New Orleans Little Black Book
New Orleans, 7 a.m, 77 degrees.
It was a full but easy-going weekend, a chance to catch up on sleep and spend some money to help boost the local economy.
After a week of intense physical labor in the kitchen, I treated myself to a massage at Balance Hair and Body Studio (536 Bienville St., 504-522-3318), where Mary worked out the kinks and restored my aching back. I'll definitely be returning.
We parked ourselves at the Dauphine Orleans, a reasonably-priced hotel in the heart of the French Quarter, with a swimming pool, complimentary breakfast and a neat old bar.
From there, we played tourists and ventured through the Quarter and as well into other neighborhoods. All breadcrumbs led me to the Kitchen Witch (631 Toulouse St., 504-528-8382), a cookbook shop unlike no other. An eye-candy feast of kitsch, old and rare cookbooks, tchotkes, amazing music and a few cats and dogs thrown in for good measure, Kitchen Witch is worth a look whether or not you cook.
Sunday night is a tough night to get dinner in New Orleans, as many restaurants are closed. We wanted something easy and within walking distance, so Coop's Place on Decatur Street seemed to fit the bill. In spite of its tourist-central address, Coop's is more of a local joint, a bar that happens to serve good home cookin'. We chowed down on top-shelf fried chicken, served up with either jambalaya or red beans and rice. Cheap and good.
Our big night out was Saturday, when we headed to Brigtsen's (pronounced BRITE-sens), the namesake restaurant of Frank Brigtsen, a protÃ©gÃ© of Paul Prudhomme and James Beard award winner. Set in a cottage in an Uptown neighborhood, right by the river, Brigtsen's is an oasis of traditional Creole and Acadian cuisine, executed with integrity and care. It was by far the best meal I had during my entire 10-day stay in New Orleans. I had the seafood sampler plate, which included shrimp cornbread with smoked corn butter, two kinds of baked oysters on the half shell, grilled drumfish fillet with shrimp and pistachio lime sauce and a shrimp and crab ravigote.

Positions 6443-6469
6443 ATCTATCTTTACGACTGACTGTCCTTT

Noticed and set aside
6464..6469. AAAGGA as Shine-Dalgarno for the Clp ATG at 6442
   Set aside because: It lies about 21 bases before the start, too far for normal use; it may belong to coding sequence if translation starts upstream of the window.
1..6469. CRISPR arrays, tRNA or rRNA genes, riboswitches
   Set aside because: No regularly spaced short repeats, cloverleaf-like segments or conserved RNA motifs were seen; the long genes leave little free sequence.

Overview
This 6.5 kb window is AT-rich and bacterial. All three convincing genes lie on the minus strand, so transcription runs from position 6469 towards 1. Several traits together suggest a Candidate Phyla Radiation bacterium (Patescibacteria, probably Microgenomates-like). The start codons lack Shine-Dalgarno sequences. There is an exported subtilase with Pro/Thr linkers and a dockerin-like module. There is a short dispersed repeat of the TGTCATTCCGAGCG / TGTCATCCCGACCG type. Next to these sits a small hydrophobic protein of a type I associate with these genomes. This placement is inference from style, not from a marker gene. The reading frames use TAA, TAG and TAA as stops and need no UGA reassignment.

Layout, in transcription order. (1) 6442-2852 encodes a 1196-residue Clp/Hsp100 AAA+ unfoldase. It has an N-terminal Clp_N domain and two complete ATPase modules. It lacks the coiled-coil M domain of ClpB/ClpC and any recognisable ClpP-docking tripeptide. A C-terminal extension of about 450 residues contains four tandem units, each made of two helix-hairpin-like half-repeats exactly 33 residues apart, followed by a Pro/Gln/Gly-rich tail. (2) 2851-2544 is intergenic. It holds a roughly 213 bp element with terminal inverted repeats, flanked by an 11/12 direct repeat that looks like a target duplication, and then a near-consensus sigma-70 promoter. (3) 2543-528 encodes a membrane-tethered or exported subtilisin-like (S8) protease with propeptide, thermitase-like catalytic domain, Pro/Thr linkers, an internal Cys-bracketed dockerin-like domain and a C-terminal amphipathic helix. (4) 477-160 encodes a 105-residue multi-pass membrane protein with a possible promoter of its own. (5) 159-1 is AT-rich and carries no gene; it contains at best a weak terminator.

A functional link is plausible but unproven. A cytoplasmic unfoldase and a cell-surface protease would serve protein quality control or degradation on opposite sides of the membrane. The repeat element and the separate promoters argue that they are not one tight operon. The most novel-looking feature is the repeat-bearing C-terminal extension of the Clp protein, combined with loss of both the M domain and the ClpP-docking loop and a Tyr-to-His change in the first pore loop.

Friday's lunch was a fried catfish po'boy at Parkway Bakery and Tavern (539 Hagan Ave., 504-482-3047), an irresistible beloved neighborhood joint dating to the early 1900s. A handful of years ago, the place was taken over by a loveable guy called Jay Nix, who's passionate about feeding the neighbors. In addition to a long list of po'boys (including the famous roast beef), there's outrageous rum cake and banana pudding to round out your belly.
We met a friend for lunch in Algier's Point, a neat old neighborhood on the other side of the Mississippi River and accessible by ferry. We hopped the free ferry down on Canal Street, for a five-minute ride and strolled through the quiet streets, taking in the romantic vibes of the Victorian homes and big old oak trees. It's worth a looksee, even if just for an hour or two.
I gotta run and pack my bags, which I'm filling with Zapp's potato chips, a one-pound brick of Community Coffee, God's Vineyard hot sauce that I picked up at Cresent City Farmer's Market and a couple of t-shirts, including one that says "Make Levees, Not War" (from local design group Storyville)
If we'd had more time, I would have gone to see Miss Leah Chase, who's still kickin' it at the age of 84 at her restaurant, Dooky Chase and the newly reopened Willie Mae Scotch House (2401 St. Ann St., 504-822-9503) for some of Wille Mae Seaton's famous fried chicken, but that's what next time is for.
And yes, there will be a next time.
Please email us to report offensive comments.
Posted by: LisaLuvs2Cook | June 11, 2007 10:37 AM
Posted by: Thanks for the update | June 11, 2007 11:02 AM
Posted by: Bowie, MD | June 11, 2007 5:14 PM
Posted by: Jessica "Su Good Eats" | June 11, 2007 10:14 PM
Posted by: Dallas, TX | June 13, 2007 8:47 PM
Posted by: Falls Church | June 14, 2007 11:52 AM
Posted by: Arlington, VA | June 21, 2007 1:09 PM
The comments to this entry are closed.